Slightly off topic, but I like how user "chaosmage" made this post about using "Vengeance". I wonder if this can be classified as a case for Nominative Determinism.
I like the thought behind this. You've hit on something I think is important for being productive: if thinking about the alternative makes you want to punch through a wall, that's great, and you should try to make yourself feel that way. I do a similar thing, but more toward general goal-accomplishment; if I have an objective in sight that I'm heavily attracted to, I identify every possible obstacle to the end (essentially murphyjitsu'ing), and then I cultivate a driving, vengeful rage toward each specific obstacle, on top of what motivation I already had toward the end goal. It works reasonably well for most things, but is by far the most effective on pure internal tasks like editing out cognitive biases or undesired beliefs, because raw motivation is just a much more absolute determinant of success in that domain. Learning is a mostly mental task, so this seems like a very strong application of the general principle to me.
On your question of how to respond to pointless suffering, though, I don't think your response would work for me at all. I'd just snap back, "well, what does it matter at that point?!". I think I actually prefer a Buddhist-ish angle on the issue, directly calling out the pointlessness of suffering per se (I'm nonreligious and agnostic myself, for the record). To paraphrase a quote I got from a friend of mine, "one who can accept anything never suffers". Pain is unavoidable, but perspective enables you to remain happy while in pain, by keeping whatever is not lost at the front of your mind. In your hypothetical scenario, I think I'd frame it something like, "Have your reasons for joy be ones that can never be taken from you." Does that ring right?
One failure mode esp. kids run into is anger at or revenge against uncaring things. Think: Stumbling over a rock and trying to take revenge on the rock. Chaosmage argues for something superficially similar: Stumbling over a rock and taking revenge by learning from the experience and making sure it doesn't happen again. Kind of taking revenge on all rocks.
I think that's a distinction worth making clear: Take revenge on the abstract generalized problem.
Solve your Problems by Fantasizing sounds related. Maybe there is a common pattern? It mentions laziness, greed, and envy as generators of solutions.
Statements like "the best vengeance is to live a great life" do not include a call to violence, but they very much do harness vengefulness.
Sometimes deep wisdom makes best sense when interpreted in cultural context of other deep wisdom.
"The best vengeance is to live a great life.""And what kind of life could be considered great, oh Wise One?""To scatter your enemy, to drive him before you, to see his cities reduced to ashes, to see those who love him shrouded in tears, and to gather into your bosom his wives and daughters."
"The best vengeance is to live a great life."
"And what kind of life could be considered great, oh Wise One?"
"To scatter your enemy, to drive him before you, to see his cities reduced to ashes, to see those who love him shrouded in tears, and to gather into your bosom his wives and daughters."
A lot of cultural wisdom is aimed to shift our time preference from short-term to long-term. (Delay gratification! Stop procrastinating!) The same pattern also applies to our attitude towards revenge.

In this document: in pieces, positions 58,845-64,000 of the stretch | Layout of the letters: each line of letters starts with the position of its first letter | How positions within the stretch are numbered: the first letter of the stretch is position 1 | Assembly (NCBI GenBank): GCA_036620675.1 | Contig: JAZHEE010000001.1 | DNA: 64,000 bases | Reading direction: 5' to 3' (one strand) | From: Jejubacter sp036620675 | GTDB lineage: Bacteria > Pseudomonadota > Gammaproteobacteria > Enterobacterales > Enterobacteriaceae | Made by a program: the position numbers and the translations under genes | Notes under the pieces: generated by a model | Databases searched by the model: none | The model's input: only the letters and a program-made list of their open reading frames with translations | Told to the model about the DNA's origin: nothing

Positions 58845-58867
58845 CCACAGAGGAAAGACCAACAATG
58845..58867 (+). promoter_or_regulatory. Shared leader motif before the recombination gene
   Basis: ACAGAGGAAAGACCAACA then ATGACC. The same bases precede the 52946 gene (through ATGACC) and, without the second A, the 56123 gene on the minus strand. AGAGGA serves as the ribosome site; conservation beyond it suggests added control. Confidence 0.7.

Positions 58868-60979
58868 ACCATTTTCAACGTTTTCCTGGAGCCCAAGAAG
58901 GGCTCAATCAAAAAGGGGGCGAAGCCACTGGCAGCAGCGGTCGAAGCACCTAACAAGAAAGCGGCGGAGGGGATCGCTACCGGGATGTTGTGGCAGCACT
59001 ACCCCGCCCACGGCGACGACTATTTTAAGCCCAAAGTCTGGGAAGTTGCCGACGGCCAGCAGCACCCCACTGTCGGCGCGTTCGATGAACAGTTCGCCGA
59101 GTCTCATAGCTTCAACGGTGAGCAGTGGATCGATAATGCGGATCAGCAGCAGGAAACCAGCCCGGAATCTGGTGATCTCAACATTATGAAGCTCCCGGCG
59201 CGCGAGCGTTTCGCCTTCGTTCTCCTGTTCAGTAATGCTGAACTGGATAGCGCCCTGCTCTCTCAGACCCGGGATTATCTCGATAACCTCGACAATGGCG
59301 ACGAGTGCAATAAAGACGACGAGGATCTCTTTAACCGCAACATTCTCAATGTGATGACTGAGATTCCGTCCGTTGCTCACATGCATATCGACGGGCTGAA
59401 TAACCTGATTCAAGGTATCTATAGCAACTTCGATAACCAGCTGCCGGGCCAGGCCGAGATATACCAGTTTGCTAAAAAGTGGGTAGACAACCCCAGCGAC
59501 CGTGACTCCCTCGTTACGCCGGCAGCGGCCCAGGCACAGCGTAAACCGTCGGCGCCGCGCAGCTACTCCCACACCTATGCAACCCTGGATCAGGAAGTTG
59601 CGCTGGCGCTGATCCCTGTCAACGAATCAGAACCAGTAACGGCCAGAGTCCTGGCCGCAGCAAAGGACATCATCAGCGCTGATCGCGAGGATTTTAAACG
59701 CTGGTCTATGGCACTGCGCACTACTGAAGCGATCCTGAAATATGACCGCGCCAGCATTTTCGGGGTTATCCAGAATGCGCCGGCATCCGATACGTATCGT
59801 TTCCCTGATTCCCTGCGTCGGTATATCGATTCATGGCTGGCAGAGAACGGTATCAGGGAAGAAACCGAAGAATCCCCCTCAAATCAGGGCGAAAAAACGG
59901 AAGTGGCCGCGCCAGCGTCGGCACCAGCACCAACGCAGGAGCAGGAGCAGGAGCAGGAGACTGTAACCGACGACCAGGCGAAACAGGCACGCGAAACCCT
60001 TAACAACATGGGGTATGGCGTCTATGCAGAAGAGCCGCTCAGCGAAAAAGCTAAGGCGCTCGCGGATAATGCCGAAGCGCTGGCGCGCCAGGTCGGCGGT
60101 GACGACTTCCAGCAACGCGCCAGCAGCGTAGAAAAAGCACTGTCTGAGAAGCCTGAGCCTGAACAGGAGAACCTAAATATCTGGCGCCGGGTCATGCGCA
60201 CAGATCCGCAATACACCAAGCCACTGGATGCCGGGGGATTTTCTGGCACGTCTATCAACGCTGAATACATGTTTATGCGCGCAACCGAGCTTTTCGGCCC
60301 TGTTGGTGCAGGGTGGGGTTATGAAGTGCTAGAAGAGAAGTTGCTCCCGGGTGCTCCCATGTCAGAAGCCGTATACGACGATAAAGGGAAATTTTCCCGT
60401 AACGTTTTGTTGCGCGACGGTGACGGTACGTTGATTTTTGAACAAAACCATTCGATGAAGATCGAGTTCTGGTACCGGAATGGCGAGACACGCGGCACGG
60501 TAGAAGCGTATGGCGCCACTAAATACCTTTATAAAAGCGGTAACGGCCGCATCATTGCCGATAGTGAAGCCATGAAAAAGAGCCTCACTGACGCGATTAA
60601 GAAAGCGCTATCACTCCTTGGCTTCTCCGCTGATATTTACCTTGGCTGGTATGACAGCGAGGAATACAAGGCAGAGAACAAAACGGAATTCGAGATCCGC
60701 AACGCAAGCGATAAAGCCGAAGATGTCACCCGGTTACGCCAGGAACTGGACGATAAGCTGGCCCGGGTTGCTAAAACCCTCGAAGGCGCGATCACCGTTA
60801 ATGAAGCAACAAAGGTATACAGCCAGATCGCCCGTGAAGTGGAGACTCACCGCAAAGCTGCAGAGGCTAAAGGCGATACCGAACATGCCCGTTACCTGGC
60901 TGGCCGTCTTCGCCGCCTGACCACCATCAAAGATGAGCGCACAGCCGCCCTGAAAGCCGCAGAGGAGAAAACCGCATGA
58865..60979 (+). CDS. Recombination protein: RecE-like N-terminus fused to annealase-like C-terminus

Is revenge rational? Hurting your opponent, often getting hurt yourself in the process, doesn't seem like a utility increasing move on average. Mere thinking about revenge can already be harmful, by distracting you from your other tasks at hand. Therefore, many people conclude that vengeance must be irrational.
That would of course make it a great mystery how such strong emotion could have evolved by natural selection. The answer, from the game-theoretical perspective, is that it is the precommitment to take revenge that provides an advantage. It discourages other actors from hurting you.
That does not imply that the right time for revenge is "right now". Well, it depends. If the situation is repetitive (such as being bullied at school, every day), each day of inaction signals that you are unlikely to take revenge, which is a bad thing. But if the damage is more of a "once in a lifetime" type, there is probably no need to hurry; the damage is done, it will not increase by taking your time. Realize that the voice the urges you to act soon (or to keep fantasizing about taking revenge all day) is the same voice that urges you to eat your marshmallow now.
What you should do instead, is... well, I guess as a reader of LW, you are probably familiar with the idea of "convergent goals". Amass resources; gain power; maximize your options. Then you will be in a much better position to take the revenge.
Every time you need some extra motivation to eat your vegetables, exercise, or log off the social networks, consider this: each step you take towards living a better life in general, each step on your way towards the convergent goals, increases your capabilities in general, which includes the option to take revenge for every grudge you have. Plus, you get everything else as a bonus. That is, literally, what a convergent goal means.
Miyamoto Musashi said: "The primary thing when you take a sword in your hands is your intention to cut the enemy, whatever the means. Whenever you parry, hit, spring, strike or touch the enemy's cutting sword, you must cut the enemy in the same movement. It is essential to attain this."
Directing your vengeance the proper way, understanding the concept of convergent goals on a visceral level, there is no longer a difference between taking revenge and living a great life. Every step you take towards a great life, simultaneously increases the probability of cutting your enemy, sometimes completely literally, at the end of a long causal chain. This is the timeless ancient wisdom of productive life.
-- Viliam the Psycho, All I Know About Serial Murder I Learned in Kindergarten
And this is the type of content I want to see more of in LW.
There is some association between vengeance and the just-world hypothesis. How does this resonate with you?
To me, this framing seems like it might be taking advantage of some human cognitive biases like loss aversion and attribution biases like the fundamental attribution error. It feels like a hack that exploits known bugs.